Cyprus is one of our favourite destinations. The beautiful island is as diverse as it is populated by the British.
We tend to frequent the Paphos end of the island, rather than the popular destinations of Aya Napa & Limassol, there’s the busy touristy area of Coral Bay but it’s contrasted by the subdued restaurant laden areas of Peyia and Latsi.
The valley between the sea and the hills that will eventually lead to the Troodos mountains, are home to fields and fields of banana plantations.
These rustic leaf tree lines have to be irrigated, I can’t imagine the rainfall in Cyprus is actually adequate to support banana growth. These ladies had turned up to service their plantation near to the wreck of the Edro III, if you know the area.
Sadly, being a peasant British person who speaks only English, my lamentable attempts to communicate were mainly by showing my camera and pointing, rather than any skill in Greek.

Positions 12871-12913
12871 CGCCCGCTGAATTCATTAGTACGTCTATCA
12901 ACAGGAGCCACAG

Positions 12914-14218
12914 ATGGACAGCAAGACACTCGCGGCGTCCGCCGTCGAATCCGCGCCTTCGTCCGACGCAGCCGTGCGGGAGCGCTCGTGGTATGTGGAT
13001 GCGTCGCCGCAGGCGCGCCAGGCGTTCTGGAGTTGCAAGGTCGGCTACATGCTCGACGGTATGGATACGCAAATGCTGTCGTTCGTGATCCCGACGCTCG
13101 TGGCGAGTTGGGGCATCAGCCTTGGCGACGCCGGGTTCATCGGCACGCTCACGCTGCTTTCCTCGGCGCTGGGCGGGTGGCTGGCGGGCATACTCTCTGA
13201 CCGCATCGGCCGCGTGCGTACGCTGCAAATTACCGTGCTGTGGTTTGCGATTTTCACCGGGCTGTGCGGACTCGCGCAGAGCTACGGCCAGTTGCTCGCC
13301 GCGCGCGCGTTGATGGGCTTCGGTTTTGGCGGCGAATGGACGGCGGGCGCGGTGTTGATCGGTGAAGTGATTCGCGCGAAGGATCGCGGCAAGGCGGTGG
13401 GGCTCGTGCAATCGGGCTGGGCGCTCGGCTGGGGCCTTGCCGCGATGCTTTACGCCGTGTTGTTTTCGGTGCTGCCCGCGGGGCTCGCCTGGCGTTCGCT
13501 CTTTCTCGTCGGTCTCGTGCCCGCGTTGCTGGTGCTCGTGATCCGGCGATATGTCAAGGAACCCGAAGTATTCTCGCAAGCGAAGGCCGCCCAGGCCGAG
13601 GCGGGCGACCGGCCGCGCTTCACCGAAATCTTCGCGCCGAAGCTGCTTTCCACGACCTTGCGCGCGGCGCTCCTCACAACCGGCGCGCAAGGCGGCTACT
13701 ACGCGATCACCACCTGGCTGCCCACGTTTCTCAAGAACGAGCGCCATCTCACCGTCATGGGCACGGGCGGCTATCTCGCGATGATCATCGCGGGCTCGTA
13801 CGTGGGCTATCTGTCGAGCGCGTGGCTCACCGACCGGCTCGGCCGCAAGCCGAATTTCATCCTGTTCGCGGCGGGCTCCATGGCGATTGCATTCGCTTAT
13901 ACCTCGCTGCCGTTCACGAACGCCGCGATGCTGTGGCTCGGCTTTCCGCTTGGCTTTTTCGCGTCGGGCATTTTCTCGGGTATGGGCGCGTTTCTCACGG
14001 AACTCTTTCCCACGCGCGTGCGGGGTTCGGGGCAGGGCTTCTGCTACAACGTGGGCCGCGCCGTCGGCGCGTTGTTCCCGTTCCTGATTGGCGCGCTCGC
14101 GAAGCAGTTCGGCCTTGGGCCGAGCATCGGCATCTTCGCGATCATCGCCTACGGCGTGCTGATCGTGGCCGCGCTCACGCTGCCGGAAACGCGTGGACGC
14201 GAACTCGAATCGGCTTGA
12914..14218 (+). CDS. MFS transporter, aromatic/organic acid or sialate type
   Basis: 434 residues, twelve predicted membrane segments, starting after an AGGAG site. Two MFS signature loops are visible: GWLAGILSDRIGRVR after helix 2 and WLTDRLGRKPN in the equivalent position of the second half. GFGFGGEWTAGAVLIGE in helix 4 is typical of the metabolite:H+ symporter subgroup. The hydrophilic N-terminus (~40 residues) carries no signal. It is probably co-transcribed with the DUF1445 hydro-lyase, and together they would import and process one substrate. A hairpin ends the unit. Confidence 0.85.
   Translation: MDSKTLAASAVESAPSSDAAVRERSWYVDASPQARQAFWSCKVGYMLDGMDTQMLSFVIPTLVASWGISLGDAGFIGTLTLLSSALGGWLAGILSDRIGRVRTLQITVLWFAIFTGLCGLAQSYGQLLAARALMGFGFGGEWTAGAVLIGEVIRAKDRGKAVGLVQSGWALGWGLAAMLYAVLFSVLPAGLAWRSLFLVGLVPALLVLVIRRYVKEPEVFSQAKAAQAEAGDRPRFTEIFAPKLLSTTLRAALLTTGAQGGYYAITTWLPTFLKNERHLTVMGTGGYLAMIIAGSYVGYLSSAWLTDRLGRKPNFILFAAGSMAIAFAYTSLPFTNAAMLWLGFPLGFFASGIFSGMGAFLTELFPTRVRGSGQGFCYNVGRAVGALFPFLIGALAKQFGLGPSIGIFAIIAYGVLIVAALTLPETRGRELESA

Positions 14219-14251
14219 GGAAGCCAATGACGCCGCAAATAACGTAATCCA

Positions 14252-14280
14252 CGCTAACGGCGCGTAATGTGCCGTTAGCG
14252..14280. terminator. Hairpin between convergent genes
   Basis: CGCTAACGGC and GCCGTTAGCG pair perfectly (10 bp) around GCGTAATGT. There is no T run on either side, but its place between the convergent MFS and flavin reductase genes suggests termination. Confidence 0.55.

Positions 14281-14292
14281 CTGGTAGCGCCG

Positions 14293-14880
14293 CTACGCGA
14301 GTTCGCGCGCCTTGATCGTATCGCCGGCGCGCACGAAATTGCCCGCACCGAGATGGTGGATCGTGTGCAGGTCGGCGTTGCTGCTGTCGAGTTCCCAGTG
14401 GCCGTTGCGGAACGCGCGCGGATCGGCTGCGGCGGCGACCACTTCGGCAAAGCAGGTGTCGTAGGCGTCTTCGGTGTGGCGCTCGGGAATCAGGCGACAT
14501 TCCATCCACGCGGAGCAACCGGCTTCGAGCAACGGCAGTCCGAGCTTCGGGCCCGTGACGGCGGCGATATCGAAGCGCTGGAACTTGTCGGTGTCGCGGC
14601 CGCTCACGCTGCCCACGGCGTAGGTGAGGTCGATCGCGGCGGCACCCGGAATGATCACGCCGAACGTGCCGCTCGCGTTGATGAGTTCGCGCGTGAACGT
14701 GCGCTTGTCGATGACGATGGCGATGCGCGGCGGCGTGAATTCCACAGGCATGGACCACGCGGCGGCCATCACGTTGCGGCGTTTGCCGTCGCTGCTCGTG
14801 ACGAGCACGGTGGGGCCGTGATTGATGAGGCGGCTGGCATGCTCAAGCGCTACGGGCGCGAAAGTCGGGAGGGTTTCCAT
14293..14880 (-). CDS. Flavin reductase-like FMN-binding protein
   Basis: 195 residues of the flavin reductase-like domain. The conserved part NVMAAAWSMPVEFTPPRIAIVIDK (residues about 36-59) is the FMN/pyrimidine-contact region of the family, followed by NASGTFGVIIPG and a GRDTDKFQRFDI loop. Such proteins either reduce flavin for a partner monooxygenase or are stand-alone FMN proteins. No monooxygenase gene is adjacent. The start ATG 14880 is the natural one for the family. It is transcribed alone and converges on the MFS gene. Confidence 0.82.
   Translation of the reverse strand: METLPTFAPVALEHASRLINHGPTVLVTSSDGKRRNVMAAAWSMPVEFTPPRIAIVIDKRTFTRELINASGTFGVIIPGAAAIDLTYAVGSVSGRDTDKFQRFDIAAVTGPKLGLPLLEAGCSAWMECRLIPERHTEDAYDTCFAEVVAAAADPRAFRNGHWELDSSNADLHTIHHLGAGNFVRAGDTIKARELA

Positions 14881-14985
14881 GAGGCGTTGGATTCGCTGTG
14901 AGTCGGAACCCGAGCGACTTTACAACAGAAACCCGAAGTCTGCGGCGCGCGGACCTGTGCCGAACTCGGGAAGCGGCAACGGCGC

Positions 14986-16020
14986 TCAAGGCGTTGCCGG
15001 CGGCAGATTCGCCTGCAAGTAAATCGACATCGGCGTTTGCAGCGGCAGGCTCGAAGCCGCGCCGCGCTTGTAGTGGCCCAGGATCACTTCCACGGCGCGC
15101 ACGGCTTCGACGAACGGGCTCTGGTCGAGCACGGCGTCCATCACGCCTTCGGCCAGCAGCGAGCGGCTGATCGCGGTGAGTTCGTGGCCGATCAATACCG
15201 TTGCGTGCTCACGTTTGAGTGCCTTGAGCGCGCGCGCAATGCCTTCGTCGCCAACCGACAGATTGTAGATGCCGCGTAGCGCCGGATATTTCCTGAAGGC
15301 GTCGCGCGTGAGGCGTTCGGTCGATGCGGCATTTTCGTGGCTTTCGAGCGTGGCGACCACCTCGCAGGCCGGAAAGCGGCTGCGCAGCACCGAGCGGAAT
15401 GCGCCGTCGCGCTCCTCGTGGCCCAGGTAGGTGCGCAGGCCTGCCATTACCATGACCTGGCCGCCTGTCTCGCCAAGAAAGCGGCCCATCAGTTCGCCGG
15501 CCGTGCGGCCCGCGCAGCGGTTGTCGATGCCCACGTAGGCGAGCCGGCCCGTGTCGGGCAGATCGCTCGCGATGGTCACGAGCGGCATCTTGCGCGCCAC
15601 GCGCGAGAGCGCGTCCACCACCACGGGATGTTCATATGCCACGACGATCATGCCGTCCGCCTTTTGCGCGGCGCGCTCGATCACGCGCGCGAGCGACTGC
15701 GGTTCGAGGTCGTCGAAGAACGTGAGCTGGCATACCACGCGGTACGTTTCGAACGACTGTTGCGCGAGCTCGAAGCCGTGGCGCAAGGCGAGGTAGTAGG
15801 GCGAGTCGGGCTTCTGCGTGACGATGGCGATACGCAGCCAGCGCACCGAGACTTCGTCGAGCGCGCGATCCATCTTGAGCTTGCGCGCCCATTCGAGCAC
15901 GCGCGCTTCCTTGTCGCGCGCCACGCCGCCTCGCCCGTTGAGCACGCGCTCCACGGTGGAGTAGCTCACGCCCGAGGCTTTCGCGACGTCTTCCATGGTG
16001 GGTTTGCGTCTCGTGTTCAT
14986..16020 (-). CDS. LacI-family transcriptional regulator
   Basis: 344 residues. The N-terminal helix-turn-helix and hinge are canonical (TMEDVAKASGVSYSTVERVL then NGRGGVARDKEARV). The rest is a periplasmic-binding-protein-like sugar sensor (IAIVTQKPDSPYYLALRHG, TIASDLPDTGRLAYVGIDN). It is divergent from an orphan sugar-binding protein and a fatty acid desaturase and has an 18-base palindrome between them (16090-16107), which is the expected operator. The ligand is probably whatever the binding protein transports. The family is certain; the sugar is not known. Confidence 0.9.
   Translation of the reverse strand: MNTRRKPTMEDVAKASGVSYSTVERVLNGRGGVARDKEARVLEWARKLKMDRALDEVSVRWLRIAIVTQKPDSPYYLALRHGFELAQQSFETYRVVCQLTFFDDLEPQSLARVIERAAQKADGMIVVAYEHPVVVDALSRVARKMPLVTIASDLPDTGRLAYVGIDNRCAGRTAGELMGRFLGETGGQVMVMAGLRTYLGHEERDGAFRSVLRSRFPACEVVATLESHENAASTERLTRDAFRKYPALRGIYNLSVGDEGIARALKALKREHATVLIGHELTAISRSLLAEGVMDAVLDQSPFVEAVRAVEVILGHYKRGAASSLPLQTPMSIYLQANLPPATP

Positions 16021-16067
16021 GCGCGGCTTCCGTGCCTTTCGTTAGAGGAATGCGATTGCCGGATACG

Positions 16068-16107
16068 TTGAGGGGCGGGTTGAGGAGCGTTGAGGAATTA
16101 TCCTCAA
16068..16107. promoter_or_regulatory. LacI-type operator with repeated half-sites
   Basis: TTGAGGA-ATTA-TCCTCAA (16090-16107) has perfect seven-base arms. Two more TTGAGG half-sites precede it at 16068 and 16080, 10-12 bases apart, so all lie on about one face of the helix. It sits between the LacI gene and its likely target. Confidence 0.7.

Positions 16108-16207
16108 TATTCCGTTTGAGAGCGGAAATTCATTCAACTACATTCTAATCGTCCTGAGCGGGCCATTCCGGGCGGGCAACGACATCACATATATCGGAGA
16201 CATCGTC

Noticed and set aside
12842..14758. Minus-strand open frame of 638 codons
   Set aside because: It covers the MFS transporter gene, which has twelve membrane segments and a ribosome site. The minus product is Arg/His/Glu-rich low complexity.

After a few attempts I ended up with this shot, which I’m pretty pleased with.
It would be easy to default to black and white for this type of photograph, but you’d lose the gorgeous colours of the rusting tractor and the deep greens of the banana leafs.
What I did manage to glean from these ladies is that they are mother and daughter, I wanted them to stand together, sadly it was a step too far to get that across!
This is the mother. I love the way the sunlight catches her face as her black dress blends with the shadows of the banana trees, this is her way to provide for the family, a tradition, passed down and it was a pleasure to watch them work.
The bananas grown here will eventually make their way to the docks and onward to countries like Britain, you don’t need to speak Greek to know this, they put signs up saying who the family growers are and where they send their produce, helpfully in English as well as Greek.
Thanks for reading.